5. What a great story, Melissa. I was gobbling up paragraph after paragraph. It just might have been as yummy as that panini.

    The quotation that came to me is excerpted from Haim G. Ginott… “I can be a tool of torture or an instrument of inspiration…” I like it because the language shakes me up to exactly what is at stake. Those mirror neurons are powerful stuff!

    I wish that someone could have gotten through to that gate agent with a little inspiration. So glad the guy at the marketplace turned your day round. He’s clearly a master of more than the craft of panini-making – a changemaker indeed!

    • Haim G. Ginott… “I can be a tool of torture or an instrument of inspiration…” I just love that, Mary! The influence works both ways. Not only does the gate agent have influence on us, we have influence on her. I could have been a more positive force for that gate agent that day. Lesson learned.
      Thanks for sharing your thoughts on this one!

  6. OK, I’m gonna remember the panini guy, Melissa! You’re right; he made all the difference that day, and at least you knew and appreciated it!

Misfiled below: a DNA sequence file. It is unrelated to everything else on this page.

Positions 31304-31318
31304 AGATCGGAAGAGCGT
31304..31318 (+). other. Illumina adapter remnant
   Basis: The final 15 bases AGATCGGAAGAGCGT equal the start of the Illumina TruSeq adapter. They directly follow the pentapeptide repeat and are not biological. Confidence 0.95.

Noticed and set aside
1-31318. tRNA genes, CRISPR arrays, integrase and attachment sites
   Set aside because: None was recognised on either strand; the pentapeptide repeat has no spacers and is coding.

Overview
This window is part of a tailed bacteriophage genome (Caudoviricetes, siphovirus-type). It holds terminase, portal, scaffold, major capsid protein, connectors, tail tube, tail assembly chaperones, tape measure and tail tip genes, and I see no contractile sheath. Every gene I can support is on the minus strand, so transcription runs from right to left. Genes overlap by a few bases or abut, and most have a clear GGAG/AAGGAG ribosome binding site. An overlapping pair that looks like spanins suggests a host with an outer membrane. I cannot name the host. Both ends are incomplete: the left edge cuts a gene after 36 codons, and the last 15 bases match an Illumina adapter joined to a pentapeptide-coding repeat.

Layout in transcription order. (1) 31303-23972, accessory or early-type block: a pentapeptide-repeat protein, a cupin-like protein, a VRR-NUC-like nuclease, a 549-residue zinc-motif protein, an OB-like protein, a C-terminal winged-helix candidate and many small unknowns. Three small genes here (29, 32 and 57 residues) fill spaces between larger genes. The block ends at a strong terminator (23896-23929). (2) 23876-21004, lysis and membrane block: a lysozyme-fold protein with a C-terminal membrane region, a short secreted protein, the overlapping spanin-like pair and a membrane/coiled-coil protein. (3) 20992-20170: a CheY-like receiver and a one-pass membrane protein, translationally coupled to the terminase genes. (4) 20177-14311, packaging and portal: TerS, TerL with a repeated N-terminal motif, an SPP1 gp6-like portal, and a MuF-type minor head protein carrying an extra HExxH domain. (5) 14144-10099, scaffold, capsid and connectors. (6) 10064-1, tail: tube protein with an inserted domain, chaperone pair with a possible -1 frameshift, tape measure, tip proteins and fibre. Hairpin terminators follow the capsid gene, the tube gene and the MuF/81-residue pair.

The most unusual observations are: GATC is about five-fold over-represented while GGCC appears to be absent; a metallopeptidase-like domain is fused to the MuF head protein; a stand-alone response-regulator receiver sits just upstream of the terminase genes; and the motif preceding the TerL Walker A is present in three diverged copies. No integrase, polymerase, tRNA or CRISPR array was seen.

And I appreciate Laura Staley’s comment, too, because we all have had bad days, right? We can’t know what her earlier part of the day or week was like; she might have had to deal with lots of others issues.

    Of course, the gate agent was also working … and perhaps forgetting who she was working for. But maybe it was a little too much that one day …

    I don’t know that I would have been thinking of trying to help her before reading your article, but you know what? I can see that if any one of the passengers had given her a smile, nod, or a few words to that effect, maybe it would have helped. And I think I’ll remember this if I ever have a chance to be that unexpected change maker!

    • I also appreciated the way Laura shifted my thinking, Susan. When we are in the weeds, all we can see is weeds. We all have the power of kindness or as Mary Schaefer contributed, “I can be a tool of torture or an instrument of inspiration…” (Haim G. Ginott…).

      Thank you for taking the time to read and share your insights!